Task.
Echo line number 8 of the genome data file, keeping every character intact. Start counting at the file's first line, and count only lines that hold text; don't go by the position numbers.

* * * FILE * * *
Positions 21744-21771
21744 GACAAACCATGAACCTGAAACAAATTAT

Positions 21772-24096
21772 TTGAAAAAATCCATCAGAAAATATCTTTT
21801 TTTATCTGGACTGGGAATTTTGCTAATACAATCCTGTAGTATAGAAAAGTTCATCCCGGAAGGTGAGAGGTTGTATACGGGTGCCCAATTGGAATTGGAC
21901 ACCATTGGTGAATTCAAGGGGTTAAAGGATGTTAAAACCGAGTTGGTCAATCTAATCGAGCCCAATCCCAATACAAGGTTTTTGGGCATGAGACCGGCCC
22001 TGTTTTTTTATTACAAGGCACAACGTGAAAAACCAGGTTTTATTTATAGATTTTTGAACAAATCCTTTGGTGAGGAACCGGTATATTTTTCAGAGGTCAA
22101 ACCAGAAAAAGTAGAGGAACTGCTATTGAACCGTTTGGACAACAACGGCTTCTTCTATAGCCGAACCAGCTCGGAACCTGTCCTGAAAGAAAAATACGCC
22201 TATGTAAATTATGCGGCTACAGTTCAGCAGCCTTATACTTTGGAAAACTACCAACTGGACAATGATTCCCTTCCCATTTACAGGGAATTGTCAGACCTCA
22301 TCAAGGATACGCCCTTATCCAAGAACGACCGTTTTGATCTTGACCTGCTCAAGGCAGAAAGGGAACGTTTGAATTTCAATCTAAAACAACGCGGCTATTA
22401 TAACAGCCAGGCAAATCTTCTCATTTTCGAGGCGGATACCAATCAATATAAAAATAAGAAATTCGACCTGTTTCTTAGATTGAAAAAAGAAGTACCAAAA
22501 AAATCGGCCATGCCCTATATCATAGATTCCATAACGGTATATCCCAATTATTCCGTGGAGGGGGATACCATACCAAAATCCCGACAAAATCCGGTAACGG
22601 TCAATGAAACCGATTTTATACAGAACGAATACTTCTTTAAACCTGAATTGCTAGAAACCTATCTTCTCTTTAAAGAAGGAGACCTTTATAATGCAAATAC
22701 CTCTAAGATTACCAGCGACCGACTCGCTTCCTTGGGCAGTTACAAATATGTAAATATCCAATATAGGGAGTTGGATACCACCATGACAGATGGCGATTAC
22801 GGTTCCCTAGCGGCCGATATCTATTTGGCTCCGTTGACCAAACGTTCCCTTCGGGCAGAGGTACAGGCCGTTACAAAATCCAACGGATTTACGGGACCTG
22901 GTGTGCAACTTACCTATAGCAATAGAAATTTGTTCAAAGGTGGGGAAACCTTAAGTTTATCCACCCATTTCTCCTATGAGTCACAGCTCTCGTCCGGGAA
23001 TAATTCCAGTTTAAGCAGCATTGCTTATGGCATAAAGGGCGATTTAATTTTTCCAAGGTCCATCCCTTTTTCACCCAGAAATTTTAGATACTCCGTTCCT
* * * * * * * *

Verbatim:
22101 ACCAGAAAAAGTAGAGGAACTGCTATTGAACCGTTTGGACAACAACGGCTTCTTCTATAGCCGAACCAGCTCGGAACCTGTCCTGAAAGAAAAATACGCC